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Operating Systems Software Linux

Linux Kernel v2.6.23 Released 346 writes "After 3 months, Linus has released Linux 2.6.23. This version includes the new and shiny CFS process scheduler, a simpler read-ahead mechanism, the lguest 'Linux-on-Linux' paravirtualization hypervisor, XEN guest support, KVM smp guest support, and variable process argument length. SLUB is now the default slab allocator, there's SELinux protection for exploiting null dereferences using mmap, XFS and ext4 improvements, PPP over L2TP support. Also the 'lumpy' reclaim algorithm, a userspace driver framework, the O_CLOEXEC file descriptor flag, splice improvements, a new fallocate() syscall, lock statistics, support for multiqueue network devices, various new drivers, and many other minor features and fixes. See the changelog for details."
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Linux Kernel v2.6.23 Released

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  • by speaker of the truth ( 1112181 ) on Tuesday October 09, 2007 @11:31PM (#20921697)
    I RTFA and it didn't mention whether or not it was released under GPL v2 or v3. Does anyone know?
  • I love my Thinkpad (Score:3, Interesting)

    by wellingj ( 1030460 ) on Tuesday October 09, 2007 @11:37PM (#20921761)
    thinkpad-acpi: enable more hotkeys, add input device support to hotkey subdriver

  • Methinks... (Score:5, Interesting)

    by Keyper7 ( 1160079 ) on Tuesday October 09, 2007 @11:42PM (#20921803)
    ...the extra flavor that makes this release a little bit more headline-worthy than usual is probably the whole controversy involving the Completely Fair Scheduler. Between Con Kolivas leaving kernel development, the Really Fair Scheduler flamewar and almost ten release candidates, the whole 2.6.23 development was some kind of geek soap opera.
  • by Myria ( 562655 ) on Tuesday October 09, 2007 @11:54PM (#20921911)

    In multi-threaded code (or more correctly: all code using clone() with CLONE_FILES) there's a race when exec'ing (see commit link for details). In some applications this can happen frequently. Take a web browser. One thread opens a file and another thread starts, say, an external PDF viewer. The result can even be a security issue if that open file descriptor refers to a sensitive file and the external program can somehow be tricked into using that descriptor. 2.6.23 includes the O_CLOEXEC ("close-on-exec") fd flag on open() and recvmsg() to avoid this problem.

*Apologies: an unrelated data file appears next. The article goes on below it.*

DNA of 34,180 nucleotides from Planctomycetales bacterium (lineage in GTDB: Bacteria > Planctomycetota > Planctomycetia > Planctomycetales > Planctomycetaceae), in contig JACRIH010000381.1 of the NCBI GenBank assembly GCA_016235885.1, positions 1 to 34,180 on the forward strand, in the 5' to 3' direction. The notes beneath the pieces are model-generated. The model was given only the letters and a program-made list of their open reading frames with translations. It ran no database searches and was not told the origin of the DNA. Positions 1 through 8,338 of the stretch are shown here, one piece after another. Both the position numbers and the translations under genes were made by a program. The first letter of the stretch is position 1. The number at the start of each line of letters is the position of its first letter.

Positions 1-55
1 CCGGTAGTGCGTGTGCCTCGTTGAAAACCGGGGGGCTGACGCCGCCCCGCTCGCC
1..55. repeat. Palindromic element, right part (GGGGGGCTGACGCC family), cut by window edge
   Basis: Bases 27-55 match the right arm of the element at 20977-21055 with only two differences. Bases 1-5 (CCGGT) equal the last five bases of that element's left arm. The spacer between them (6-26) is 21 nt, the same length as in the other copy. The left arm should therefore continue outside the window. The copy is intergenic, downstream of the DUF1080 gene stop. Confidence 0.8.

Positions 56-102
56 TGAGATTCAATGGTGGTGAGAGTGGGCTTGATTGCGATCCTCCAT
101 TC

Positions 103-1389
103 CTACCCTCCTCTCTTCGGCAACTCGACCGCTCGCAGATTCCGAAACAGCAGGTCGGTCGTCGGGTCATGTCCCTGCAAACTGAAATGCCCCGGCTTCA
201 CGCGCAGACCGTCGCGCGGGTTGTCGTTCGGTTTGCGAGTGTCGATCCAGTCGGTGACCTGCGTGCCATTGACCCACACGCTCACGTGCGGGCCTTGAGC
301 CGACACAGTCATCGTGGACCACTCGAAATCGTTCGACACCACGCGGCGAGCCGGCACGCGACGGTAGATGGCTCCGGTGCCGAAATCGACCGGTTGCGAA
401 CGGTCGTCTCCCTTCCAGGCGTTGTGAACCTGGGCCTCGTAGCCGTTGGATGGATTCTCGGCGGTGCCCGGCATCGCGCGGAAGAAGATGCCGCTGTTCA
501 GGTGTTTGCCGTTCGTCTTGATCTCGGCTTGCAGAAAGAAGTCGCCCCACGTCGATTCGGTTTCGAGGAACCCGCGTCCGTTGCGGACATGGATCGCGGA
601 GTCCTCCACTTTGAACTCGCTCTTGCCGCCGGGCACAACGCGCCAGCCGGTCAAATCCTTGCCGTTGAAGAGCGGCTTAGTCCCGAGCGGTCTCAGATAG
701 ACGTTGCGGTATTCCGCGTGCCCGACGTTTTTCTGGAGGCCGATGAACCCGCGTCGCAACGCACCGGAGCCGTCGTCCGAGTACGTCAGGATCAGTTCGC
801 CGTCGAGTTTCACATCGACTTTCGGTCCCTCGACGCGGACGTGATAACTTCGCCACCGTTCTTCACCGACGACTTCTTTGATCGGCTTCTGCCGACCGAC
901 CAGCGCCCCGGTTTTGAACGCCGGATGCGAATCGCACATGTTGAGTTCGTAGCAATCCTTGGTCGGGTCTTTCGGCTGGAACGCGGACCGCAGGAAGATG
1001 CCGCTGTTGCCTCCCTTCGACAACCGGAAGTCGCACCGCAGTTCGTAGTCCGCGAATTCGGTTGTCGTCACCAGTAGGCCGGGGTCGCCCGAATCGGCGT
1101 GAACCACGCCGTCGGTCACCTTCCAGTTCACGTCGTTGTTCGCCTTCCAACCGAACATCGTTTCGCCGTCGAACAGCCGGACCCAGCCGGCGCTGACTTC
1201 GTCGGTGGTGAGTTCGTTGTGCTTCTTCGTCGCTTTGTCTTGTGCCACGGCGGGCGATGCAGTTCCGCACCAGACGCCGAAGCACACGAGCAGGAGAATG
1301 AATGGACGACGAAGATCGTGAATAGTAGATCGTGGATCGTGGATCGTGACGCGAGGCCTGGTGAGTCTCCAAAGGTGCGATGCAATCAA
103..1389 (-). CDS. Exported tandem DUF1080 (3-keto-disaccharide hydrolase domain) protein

Yes, this is a good thing. However, they seem to have missed some: sockets and pipes. Sockets are not close-on-exec by default, so you may pass a sensitive socket to a child.

    Windows NT has the same problem: sockets are inheritable by default until you call SetHandleInformation to disable inheritance. Other handles' inheritability is selected at open/create time.

    Luckily, there is a workaround for it, if not pretty: use a reader/writer lock with opening handles as writers and forks as readers.

    By the way, the linked changelog on has a bad link for the "recommended LWN article".

    For the SELinux thing against null pointer attacks, won't that break DOSemu?
  • by tjstork ( 137384 ) <todd,bandrowsky&gmail,com> on Wednesday October 10, 2007 @12:03AM (#20922023) Homepage Journal
    fallocate() is a new system call which will allow applications to preallocate space to any file(s) in a file system. Applications can get a guarantee of space for particular file(s) - even if later the system becomes full

    I was about to go and make fun of Linux for creating a feature that's been around in Windows for quite a while - take your pick of SetFilePointer or sparse files. Yes, yes, I understand that reserving space for a file is not the same as growing it and not using that space. Twas meant to be a troll....But, it turns out that a bit of googling reveals that sparse files under Windows are not all that they are cracked up to be: []

  • by CandyMan ( 15493 ) <> on Wednesday October 10, 2007 @12:45AM (#20922415) Homepage
    Sun will probably publish Solaris under the GPL v3, so everyone will have a choice of tree free kernels: *BSD under BSD, Linux under GPL v2 and Solaris under V3. I think there is a fair chances that some developers might want to dual-license their code from now on. I am thinking of someone publishing their new filesystem code under both GPL versions so both projects can use it.

    Relicensing existing code might be too strenuous, but if many developers decide to follow this dual-licensing approach, the relicensing of Linux may be made easier by module replacement, as old GPL v2 code is swapped out for new "either GPL v2 or v3" dual-licensed code coming in.

    In any case, this is highly speculative, and as much as I would like Linux to be under the GPL v2 (I think tivoization sucks), if its authors don't care about it as much as we do, I don't feel inclined to raise a stink. Or maybe I am inclined to raise it against tivoizers, but not against developers themselves. We can still use Linux, and I for one thank our kernel developer overlords for their good job working for all of us.

    (Note: I know there are several BSD kernels, but that's true also of Linux: there are several forks for different uses and profiles).
  • Userspace drivers? (Score:3, Interesting)

    by NereusRen ( 811533 ) on Wednesday October 10, 2007 @01:00AM (#20922545)

    a userspace driver framework
    I have a question for someone better-informed than myself: Does this mean we are a step closer to not having to recompile nvidia's video drivers after installing a new kernel?
  • by ubiquitin ( 28396 ) * on Wednesday October 10, 2007 @01:07AM (#20922607) Homepage Journal